“As having done a good job for the town. That's all anybody can ask for.”

About the Town of Carroll

The town of Carroll, in the extreme southeastern part of the county, was erected in 1825 from the town of Ellicott, and named in honor of Charles Carroll, of Carrollton, the immortal Signer, who in affixing his name to the Declaration of Independence added his residence, that there might be no doubt of his identity if misfortune overtook the cause for which he was risking his life and fortune.

The town, broken and hilly in the northeast and east parts and rolling in the south and southwest, originally included the present town of Kiantone, which was set off from Carroll in 1853. Conewango Creek forms the greater part of the boundary line between the two towns, entering Carroll from the north and continuing to the Pennsylvania line. The town contains 20,658 acres, the highest summits, being 1,400 ft. above tidewater. Frewsburg, on the Dunkirk, Allegheny Valley & Pittsburgh railroad, is a thriving village with important industrial establishments — The Carroll Furniture Company, the Frewsburg Canning Company, and the Merrell-Soule Company, dairy products. There are in Frewsburg four small factories.

Other villages of the town are Fentonville in the south, Dodge in the east, and Ivory in the north. The population of Carroll, according to the State census of that year, was 1,714, of whom seven only were aliens.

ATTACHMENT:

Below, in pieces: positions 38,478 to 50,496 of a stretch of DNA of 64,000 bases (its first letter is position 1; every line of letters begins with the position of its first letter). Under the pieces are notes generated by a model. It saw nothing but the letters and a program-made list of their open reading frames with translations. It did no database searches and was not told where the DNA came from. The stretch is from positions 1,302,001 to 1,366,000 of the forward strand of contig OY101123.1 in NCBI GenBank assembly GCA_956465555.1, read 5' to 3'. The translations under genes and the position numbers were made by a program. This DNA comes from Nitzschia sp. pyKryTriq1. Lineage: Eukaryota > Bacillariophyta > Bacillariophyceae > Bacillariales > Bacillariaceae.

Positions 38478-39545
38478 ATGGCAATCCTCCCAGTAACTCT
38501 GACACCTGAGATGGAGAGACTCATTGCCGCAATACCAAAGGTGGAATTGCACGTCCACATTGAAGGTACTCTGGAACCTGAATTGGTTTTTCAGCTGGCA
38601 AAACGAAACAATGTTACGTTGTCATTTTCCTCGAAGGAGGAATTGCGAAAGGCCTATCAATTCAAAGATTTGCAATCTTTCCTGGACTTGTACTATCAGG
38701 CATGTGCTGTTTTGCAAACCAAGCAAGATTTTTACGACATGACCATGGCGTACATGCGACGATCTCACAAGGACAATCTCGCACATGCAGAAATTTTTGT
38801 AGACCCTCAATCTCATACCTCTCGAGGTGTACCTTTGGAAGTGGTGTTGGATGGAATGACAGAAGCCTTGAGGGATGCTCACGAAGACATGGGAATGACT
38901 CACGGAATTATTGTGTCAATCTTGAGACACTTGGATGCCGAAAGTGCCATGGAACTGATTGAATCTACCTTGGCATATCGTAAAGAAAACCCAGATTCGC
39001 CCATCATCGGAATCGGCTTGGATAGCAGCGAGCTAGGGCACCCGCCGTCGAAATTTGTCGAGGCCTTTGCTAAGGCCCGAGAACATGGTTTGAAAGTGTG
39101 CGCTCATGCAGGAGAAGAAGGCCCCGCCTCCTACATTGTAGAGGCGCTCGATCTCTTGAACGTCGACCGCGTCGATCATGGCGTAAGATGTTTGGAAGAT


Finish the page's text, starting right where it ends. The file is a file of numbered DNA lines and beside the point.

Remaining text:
The first settlers were John Frew on lot 61, and Thomas Russell on west half of lot 53 at the mouth of Frew Run. In the spring of 1809 John Frew paid $2.25 an acre, built a log cabin, and put in crops in 1810. A few months later, George W. Fenton sold his farm on Chadakoin River and located on lot 52, south of and adjoining the lands of Frew and Russell. Frew and Russell built a saw mill in 1810, and commenced sawing the next spring. They ran the sawed boards to Pittsburgh. James Frew was connected with them in building the mill, and purchased Russell's interest in 1814. In 1817, with their father, Hugh Frew, they built an “overshot” gristmill, using the gearing and stones of their father's old mill in Pennsylvania. George W. Fenton developed a large farm, and opened the first store in Frewsburg. John Tyler was on lot 51 by June, 1808; his son Hamilton, born 1810, was the first white child born in the present town. Isaac Walton was on lot 41 and Charles Boyles on lot in the summer of 1809.